Manteca’s latest weapon against crime isn’t a high-tech gadget.
It is a police car. More accurately, it is an empty police car.
The Manteca Police Department has started deploying unmanned police cars in strategic locations around town where speeding, crime and vandalism have been a major issue.
The goal is to keep people guessing whether there is an officer nearby.
It could be the case even if the units that Manteca Police spokesman Rex Osborn dubs “placebo police” cars are indeed unmanned. Another marked unit could be lurking nearby to catch somebody who is still brazen enough to speed, vandalize or commit any crime while a police unit is nearby.
There have been cases where the department parked an unmanned unit in an area with speeding and at another time with an officer in the vehicle. Both have been effective at deterring crime.
One such placebo unit was parked on Cottage Avenue on the southern side of the Highway 99 overpass on Monday effectively getting traffic to slow down to 30 mph in an area where it is not uncommon to have cars travel at 45 mph. The radar speed sign is often placed near the location but to observers Monday it wasn’t nearly effective as the car.
The problem with ignoring a car assuming it is a “placebo unit” is the fact Manteca’s motorcycle traffic officers often work that stretch of road. Ignore the placebo police unit and push your luck and you substantially increase the likelihood of getting nailed with a speeding ticket.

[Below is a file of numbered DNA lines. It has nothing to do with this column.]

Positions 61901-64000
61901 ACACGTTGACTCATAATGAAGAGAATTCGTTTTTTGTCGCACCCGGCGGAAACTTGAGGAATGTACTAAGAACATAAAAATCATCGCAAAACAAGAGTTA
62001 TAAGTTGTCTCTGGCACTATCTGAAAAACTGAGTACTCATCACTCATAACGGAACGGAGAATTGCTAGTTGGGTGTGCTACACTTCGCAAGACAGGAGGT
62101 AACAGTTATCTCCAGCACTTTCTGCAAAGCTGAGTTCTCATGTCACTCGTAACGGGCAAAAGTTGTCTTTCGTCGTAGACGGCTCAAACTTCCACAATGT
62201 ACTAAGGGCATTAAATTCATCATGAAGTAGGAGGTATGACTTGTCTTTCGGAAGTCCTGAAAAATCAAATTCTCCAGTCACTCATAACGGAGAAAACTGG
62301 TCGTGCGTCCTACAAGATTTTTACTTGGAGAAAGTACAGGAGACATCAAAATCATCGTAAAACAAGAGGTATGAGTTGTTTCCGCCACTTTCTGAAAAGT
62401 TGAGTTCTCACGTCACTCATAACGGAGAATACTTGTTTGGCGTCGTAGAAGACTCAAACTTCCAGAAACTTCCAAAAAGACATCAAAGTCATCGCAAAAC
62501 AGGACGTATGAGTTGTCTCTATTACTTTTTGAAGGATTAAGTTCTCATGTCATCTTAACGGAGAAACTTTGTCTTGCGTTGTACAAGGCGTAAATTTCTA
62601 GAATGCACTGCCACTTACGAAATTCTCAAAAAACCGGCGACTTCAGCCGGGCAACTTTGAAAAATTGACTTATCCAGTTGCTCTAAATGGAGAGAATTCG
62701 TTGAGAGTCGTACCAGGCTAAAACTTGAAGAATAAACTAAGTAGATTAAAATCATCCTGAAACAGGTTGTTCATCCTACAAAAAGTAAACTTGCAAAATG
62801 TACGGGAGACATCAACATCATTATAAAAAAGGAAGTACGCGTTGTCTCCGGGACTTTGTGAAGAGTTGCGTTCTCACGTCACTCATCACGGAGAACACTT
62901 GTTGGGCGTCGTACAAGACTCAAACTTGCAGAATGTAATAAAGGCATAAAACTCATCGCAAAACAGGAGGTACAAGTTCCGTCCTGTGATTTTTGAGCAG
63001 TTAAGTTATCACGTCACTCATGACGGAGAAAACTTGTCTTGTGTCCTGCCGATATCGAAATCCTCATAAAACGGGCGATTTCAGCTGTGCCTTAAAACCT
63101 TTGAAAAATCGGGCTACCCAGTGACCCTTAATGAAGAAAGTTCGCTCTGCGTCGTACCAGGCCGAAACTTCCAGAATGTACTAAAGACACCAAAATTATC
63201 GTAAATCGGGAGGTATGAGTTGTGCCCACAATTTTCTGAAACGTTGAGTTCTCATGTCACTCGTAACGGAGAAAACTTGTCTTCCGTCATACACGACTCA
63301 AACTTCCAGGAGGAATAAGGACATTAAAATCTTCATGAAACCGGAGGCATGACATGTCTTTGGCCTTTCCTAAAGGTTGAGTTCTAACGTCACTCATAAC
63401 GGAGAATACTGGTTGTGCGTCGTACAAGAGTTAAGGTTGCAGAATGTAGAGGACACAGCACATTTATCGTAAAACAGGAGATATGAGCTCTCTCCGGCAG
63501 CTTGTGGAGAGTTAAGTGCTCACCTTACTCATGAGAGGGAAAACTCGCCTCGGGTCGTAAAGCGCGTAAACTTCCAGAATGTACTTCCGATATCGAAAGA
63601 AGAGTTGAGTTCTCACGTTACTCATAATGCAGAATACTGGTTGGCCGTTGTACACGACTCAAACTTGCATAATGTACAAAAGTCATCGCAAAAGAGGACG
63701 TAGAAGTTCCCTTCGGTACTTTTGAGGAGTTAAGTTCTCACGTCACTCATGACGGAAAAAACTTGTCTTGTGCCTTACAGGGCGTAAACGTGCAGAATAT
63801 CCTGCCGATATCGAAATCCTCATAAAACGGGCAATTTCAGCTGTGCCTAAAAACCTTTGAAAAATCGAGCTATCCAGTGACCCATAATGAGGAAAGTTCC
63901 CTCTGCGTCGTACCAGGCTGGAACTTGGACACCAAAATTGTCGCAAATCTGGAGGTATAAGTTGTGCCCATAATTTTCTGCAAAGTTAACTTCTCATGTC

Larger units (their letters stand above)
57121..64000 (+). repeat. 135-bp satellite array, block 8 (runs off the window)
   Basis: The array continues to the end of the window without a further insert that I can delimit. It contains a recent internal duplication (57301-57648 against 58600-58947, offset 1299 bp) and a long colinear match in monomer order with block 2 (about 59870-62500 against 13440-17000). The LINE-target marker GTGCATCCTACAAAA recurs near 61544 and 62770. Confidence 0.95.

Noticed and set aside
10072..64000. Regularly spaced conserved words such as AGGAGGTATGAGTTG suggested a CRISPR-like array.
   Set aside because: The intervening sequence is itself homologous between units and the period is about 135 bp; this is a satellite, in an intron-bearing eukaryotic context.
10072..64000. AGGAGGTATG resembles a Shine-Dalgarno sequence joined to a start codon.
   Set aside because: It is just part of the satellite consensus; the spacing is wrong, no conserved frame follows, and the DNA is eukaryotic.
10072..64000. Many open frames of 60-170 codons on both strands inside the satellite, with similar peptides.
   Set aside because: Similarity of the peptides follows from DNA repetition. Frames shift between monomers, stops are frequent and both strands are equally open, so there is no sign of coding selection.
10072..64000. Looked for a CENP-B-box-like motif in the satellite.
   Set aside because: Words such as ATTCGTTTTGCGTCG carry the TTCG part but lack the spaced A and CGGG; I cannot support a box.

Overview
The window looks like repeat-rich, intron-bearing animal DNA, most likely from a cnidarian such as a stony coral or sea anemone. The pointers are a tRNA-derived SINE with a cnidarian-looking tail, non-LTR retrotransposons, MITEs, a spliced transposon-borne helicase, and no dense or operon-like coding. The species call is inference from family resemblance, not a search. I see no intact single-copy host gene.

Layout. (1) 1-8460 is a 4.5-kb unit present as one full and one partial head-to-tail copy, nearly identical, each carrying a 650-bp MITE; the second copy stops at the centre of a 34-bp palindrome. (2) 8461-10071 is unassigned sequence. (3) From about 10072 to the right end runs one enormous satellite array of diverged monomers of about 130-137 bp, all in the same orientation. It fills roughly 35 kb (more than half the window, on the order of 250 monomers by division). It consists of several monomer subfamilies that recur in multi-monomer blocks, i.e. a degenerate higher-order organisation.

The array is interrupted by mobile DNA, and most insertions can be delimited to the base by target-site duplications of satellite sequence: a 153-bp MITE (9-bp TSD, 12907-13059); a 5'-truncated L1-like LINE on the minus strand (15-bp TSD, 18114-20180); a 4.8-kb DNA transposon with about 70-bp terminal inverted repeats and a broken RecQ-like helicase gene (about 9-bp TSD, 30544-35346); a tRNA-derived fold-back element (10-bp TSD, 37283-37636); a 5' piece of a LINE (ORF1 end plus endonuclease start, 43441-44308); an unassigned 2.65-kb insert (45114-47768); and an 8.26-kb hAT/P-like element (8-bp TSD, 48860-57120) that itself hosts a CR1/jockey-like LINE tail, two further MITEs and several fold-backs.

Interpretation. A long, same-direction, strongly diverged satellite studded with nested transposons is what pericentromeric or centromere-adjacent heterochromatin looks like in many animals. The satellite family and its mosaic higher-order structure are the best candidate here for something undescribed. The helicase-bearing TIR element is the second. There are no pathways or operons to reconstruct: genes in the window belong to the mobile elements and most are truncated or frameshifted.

Addressing speeding has been a high priority for Manteca Police Chief Dave Bricker.
Since the department has had to keep 15 positions vacant due to budget constraints, the department is constantly looking at other ways to stretch their effectiveness.
When it comes to traffic safety, the placebo patrol cars are just part of the strategy. The city is moving forward with red light cameras that are designed not only to catch blatant violators but also works as a safety device to automatically extend the red sequence for cross traffic if it detects a vehicle running a red light.
Manteca Police have issued 3,938 traffic citations in the first four months of this year. That is up 3.17 percent over the same period in 2008.
The first four months of this year saw 1,429 moving violations issued.
The vast portion of a ticket – well over 80 percent once court costs are factored into the equation – goes to the state and the county court system. Cities essentially can’t issue tickets as a way to battle budget deficits.
Bricker has said repeatedly in debates over the red light cameras that traffic citations are made to educate, deter and enhance safety and not to generate money for the city.
To contact Dennis Wyatt, e-mail email@example.com